US Judge Blocks Mississippi LGBT Law
A U.S. federal judge has blocked a Mississippi law that would have allowed residents to refuse services to same-sex couples based on religious beliefs.
U.S. District Judge Carlton Reeves blocked the law late Thursday, just hours before it was meant to take effect Friday, saying it violates the constitution's equal protection guarantee.
State attorneys are expected to appeal the ruling.
The controversial law, which has left the southern state subject to boycotts and criticism, would protect three beliefs: that marriage is only between a man and a women; that sex should only take place in such a marriage; and that a person's gender is determined at birth and cannot be changed.
Local businesses also would be able to deny service to lesbian, gay, bisexual and transgender customers based on religious beliefs.
Many musicians canceled shows in recent months in Mississippi and the nearby state of North Carolina, which recently passed a bill requiring transgender people to use the bathroom corresponding to their gender at birth.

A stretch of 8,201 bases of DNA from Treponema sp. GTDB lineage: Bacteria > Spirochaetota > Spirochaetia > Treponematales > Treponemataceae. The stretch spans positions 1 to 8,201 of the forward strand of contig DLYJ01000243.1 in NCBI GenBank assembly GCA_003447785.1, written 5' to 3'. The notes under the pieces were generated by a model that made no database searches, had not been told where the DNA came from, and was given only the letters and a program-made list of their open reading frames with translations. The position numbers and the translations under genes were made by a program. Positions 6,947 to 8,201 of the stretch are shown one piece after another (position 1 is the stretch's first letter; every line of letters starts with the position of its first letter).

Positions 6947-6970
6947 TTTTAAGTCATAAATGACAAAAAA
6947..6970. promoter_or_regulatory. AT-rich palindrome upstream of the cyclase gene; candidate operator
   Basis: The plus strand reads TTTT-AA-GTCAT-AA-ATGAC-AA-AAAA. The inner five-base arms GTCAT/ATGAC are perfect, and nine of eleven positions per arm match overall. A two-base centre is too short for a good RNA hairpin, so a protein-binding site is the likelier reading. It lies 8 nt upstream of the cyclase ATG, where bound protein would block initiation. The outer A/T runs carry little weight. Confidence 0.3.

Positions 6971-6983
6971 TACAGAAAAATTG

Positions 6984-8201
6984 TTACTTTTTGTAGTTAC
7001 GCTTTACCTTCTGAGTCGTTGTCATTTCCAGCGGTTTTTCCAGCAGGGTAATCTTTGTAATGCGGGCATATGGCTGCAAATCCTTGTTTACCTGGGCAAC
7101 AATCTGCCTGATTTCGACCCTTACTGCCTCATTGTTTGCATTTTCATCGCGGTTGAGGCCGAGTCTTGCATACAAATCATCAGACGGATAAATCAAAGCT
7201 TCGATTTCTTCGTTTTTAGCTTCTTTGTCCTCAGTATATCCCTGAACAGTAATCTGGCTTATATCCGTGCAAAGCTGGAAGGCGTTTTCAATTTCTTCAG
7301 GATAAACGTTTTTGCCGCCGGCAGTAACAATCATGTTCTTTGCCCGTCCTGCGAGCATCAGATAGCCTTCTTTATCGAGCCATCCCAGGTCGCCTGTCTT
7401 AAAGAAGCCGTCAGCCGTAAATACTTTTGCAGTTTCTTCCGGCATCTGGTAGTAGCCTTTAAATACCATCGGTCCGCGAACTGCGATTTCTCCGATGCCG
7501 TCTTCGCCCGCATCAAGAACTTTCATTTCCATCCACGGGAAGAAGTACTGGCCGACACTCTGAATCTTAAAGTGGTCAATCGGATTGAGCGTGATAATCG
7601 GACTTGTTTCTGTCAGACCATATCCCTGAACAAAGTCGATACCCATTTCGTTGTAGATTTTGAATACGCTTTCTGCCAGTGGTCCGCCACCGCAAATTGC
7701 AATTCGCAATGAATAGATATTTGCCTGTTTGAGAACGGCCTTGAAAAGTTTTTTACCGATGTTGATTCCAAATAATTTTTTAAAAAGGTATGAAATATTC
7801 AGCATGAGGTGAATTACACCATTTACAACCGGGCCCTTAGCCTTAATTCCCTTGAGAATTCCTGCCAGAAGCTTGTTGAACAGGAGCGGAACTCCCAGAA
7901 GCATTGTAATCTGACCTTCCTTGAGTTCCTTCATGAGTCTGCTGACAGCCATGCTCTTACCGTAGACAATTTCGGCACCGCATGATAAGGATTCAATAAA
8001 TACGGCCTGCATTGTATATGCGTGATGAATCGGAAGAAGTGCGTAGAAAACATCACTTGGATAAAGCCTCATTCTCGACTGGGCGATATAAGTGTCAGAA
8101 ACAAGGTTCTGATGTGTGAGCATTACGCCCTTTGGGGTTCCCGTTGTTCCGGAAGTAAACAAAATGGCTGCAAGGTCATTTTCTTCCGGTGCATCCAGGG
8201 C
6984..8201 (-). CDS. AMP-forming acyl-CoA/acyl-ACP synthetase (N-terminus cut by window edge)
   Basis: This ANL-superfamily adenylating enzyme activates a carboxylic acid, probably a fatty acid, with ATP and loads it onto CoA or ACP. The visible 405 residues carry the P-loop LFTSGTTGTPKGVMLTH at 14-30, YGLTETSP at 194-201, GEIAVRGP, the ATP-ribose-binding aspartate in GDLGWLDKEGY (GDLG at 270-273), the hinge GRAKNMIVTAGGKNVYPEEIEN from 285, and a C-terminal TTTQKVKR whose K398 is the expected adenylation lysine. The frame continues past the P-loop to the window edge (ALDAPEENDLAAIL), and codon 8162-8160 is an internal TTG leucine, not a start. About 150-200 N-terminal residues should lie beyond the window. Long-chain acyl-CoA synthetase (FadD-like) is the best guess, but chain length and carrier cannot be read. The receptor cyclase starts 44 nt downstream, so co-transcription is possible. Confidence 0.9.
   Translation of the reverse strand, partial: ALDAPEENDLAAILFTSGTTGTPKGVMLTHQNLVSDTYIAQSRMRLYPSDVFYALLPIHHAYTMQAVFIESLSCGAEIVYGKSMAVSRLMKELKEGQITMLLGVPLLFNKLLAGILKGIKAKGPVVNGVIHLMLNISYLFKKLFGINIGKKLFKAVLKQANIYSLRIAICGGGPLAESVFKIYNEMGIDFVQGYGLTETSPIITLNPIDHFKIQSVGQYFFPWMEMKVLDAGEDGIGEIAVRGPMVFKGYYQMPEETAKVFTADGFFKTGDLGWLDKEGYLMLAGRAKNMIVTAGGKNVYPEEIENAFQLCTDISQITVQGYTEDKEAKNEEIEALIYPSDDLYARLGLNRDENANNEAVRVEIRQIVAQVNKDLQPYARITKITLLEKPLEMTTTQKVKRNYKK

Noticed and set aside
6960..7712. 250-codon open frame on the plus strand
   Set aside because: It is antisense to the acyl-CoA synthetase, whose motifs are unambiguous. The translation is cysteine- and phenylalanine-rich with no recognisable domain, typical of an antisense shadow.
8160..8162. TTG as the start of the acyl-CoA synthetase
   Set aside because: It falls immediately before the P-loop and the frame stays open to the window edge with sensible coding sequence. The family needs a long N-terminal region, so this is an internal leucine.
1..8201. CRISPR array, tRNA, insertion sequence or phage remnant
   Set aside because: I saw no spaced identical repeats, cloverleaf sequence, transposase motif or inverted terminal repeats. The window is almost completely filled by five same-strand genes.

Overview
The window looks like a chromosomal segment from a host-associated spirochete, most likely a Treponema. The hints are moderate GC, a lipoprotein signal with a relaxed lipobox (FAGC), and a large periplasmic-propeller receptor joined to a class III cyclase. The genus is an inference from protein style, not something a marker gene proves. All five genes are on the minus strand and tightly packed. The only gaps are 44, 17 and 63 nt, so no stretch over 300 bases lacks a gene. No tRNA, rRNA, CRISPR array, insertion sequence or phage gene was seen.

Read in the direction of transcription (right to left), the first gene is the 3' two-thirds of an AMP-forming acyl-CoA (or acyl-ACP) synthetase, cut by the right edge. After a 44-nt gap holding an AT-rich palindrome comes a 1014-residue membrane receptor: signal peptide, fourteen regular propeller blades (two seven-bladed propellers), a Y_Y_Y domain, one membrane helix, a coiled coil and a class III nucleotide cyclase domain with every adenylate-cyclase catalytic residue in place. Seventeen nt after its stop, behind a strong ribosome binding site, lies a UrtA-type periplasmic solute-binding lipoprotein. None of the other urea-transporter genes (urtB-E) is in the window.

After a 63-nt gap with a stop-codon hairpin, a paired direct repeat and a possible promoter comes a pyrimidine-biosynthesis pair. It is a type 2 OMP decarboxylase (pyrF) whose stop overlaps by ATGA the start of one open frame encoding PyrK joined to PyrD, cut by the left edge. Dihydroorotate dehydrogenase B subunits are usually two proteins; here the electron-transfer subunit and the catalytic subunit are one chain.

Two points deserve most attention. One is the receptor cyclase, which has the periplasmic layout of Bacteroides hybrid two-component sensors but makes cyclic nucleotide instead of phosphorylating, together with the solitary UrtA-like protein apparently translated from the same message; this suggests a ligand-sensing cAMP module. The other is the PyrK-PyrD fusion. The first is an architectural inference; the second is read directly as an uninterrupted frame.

Pentagon Ends Ban on Transgender Service Members
The U.S. Defense Department has lifted its ban on transgender men and women serving openly in the military.
"We have to have access to 100 percent of America's population," Defense Secretary Ash Carter told reporters Thursday. "Our mission is to defend this country and we don't want barriers unrelated to a person's qualification to serve preventing us from recruiting or retaining the solder, sailor, airman or Marine who can best accomplish the mission," Carter said.
He said servicemen and women can serve openly immediately and will no longer be discharged just for being transgender.
He said there are currently an estimated 2,500 transgender people serving in active duty.
The military will begin accepting transgender Americans who meet all of the physical and mental standards “no later than one year from today,” Carter added.
The change removes one of the last barriers to military service by any individual. It comes nearly a half-decade after the formal end of the “don’t ask, don’t tell” policy, which barred gays and lesbians from serving openly in the U.S. military, and less than one year after all combat positions in the military were opened to women.